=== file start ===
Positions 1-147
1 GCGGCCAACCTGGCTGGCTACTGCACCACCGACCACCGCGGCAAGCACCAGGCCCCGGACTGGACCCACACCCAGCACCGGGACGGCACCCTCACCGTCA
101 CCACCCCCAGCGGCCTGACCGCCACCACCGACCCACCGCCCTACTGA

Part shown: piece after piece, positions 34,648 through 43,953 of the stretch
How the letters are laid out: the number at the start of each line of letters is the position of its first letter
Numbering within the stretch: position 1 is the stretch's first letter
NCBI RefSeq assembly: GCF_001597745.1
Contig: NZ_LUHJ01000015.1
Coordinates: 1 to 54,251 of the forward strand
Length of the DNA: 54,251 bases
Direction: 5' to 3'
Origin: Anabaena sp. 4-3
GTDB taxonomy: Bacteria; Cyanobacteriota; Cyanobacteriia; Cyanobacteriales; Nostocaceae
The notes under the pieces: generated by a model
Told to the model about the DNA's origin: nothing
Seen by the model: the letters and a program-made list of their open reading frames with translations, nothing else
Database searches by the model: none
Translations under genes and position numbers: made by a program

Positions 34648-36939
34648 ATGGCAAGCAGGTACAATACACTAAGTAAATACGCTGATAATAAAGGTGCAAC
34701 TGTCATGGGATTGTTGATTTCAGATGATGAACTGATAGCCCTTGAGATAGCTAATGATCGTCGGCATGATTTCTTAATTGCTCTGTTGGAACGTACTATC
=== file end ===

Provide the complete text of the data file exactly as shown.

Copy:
Positions 1-147
1 GCGGCCAACCTGGCTGGCTACTGCACCACCGACCACCGCGGCAAGCACCAGGCCCCGGACTGGACCCACACCCAGCACCGGGACGGCACCCTCACCGTCA
101 CCACCCCCAGCGGCCTGACCGCCACCACCGACCCACCGCCCTACTGA

Part shown: piece after piece, positions 34,648 through 43,953 of the stretch
How the letters are laid out: the number at the start of each line of letters is the position of its first letter
Numbering within the stretch: position 1 is the stretch's first letter
NCBI RefSeq assembly: GCF_001597745.1
Contig: NZ_LUHJ01000015.1
Coordinates: 1 to 54,251 of the forward strand
Length of the DNA: 54,251 bases
Direction: 5' to 3'
Origin: Anabaena sp. 4-3
GTDB taxonomy: Bacteria; Cyanobacteriota; Cyanobacteriia; Cyanobacteriales; Nostocaceae
The notes under the pieces: generated by a model
Told to the model about the DNA's origin: nothing
Seen by the model: the letters and a program-made list of their open reading frames with translations, nothing else
Database searches by the model: none
Translations under genes and position numbers: made by a program

Positions 34648-36939
34648 ATGGCAAGCAGGTACAATACACTAAGTAAATACGCTGATAATAAAGGTGCAAC
34701 TGTCATGGGATTGTTGATTTCAGATGATGAACTGATAGCCCTTGAGATAGCTAATGATCGTCGGCATGATTTCTTAATTGCTCTGTTGGAACGTACTATC